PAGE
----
This book brings together extensive recent innovative research on the study of men and masculinities in Southeast Asia. Drawing on rich ethnographic fieldwork from Vietnam, Cambodia, Thailand, the Philippines, Singapore, Indonesia and Timor-Leste, the book examines both dominant and marginal constructions of heterosexual masculinity and the ways in which these are performed in different localized contexts in insular and mainland Southeast Asia. Through the presentation of detailed ethnographic studies on topics ranging from the professional practices of Filipino merchant seafarers to the sex lives of Thai migrant workers to the stand-over tactics of Indonesian gangsters, the authors in this collection challenge the idea of emerging globalizing forms of masculinities. Where existing studies of gender in Asia tend to concentrate on women, East Asia and gay men, this book fills a significant gap and demonstrates, overall, how gender, ethnicity, class, sexuality and nationality shape contemporary understandings of what it means to be a ‘man’ in contemporary Southeast Asia.
Table of Contents
1. Masculinities Afloat: Filipino Seafarers and the Situational Performance of Manhood 2. Masculine Intent and Migrant Manhood: Thai Workmen Talking Sex 3. Low Wage Vietnamese Immigrants Remake Social Class and Masculinity in the Homeland 4. Homosociality and Desire: Charting Chinese Singaporean Sex Tourists’ Online Conversations 5. Being Broh: The Good, the Bad and the Successful Man in Cambodia 6. Violence, Masculinities and Patriarchy in Post-Conflict Timor-Leste 7. The Biggest Cock: Territoriality, Invulnerability and Honour Amongst Jakarta’s Gangsters 8. Defending the Nation: Malay Men’s Experience of National Service in Singapore
Michele Ford is Associate Professor of Indonesian Studies at the University of Sydney, Australia. She is the co-editor of Women and Work in Indonesia and Women and Labour Organizing in Asia: Diversity, Autonomy and Activism (both published by Routledge). Lenore Lyons is Honourary Professor in the Department of Indonesian Studies at the University of Sydney, Australia. She is the author of A State of Ambivalence: The Feminist Movement in Singapore.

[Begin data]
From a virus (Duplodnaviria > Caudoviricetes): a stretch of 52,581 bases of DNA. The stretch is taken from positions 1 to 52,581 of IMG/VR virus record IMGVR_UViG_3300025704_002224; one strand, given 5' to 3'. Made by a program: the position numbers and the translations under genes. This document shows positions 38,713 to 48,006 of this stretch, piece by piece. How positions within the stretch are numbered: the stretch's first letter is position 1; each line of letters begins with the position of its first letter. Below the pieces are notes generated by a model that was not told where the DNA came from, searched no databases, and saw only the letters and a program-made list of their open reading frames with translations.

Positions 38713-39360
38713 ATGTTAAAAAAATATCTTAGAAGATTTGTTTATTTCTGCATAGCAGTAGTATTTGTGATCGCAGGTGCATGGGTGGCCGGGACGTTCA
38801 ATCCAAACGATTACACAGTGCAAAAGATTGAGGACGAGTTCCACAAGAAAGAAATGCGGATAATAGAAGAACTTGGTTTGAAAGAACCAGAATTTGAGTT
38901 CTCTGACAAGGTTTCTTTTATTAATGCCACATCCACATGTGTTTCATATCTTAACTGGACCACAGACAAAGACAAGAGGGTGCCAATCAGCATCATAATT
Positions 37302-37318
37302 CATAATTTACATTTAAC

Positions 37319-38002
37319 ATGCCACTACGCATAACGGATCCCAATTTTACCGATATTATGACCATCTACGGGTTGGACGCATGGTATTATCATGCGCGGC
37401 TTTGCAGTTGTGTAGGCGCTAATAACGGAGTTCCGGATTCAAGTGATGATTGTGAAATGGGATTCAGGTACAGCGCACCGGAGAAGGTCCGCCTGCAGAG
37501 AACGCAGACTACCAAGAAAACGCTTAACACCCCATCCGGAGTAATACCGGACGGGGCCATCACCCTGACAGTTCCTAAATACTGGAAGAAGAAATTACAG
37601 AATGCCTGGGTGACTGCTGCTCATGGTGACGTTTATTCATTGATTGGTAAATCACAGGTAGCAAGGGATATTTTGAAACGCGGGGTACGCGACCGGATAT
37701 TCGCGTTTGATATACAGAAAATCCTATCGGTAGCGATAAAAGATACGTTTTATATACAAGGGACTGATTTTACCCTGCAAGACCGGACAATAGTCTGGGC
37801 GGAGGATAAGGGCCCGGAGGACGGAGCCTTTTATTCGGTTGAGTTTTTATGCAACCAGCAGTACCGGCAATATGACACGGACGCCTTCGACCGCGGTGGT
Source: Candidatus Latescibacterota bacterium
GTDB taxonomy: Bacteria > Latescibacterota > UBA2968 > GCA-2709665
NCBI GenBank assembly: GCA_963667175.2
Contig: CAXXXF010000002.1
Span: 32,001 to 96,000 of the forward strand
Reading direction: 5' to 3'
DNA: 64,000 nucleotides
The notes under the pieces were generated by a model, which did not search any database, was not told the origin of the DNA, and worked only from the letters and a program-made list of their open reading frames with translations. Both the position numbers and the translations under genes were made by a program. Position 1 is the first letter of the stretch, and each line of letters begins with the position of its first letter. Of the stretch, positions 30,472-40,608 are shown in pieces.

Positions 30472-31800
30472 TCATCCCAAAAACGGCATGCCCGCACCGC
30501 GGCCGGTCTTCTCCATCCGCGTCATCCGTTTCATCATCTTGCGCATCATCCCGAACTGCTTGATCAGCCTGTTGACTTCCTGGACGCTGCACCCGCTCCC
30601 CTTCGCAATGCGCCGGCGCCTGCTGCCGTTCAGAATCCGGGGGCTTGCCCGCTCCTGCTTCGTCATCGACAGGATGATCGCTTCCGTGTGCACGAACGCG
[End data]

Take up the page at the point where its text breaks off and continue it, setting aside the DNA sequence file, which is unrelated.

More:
"Given the widely acknowledged lack of studies of masculinity in Asia, the edited collection Men and Masculinities in Southeast Asia makes a welcome and timely contribution to the field... As an edited collection, this book on masculinities in the region demonstrates an admirable consistency in the standard of writing and preservation of key themes. The reader is shown how Southeast Asian men construct their masculinities in the migrant context, in leisure and sex tourism, in the military, in race relations, and in urban gangs. The merit of the book lies in the diversity of masculine identities portrayed. Southeast Asia is a region in which gender relations are changing at an unprecedented rate. While many accounts of the changing roles of women have been produced, this book is one of few to look at the dynamic gender identities of men." - Pam Nilan, University of Newcastle, Australia; Inside Asia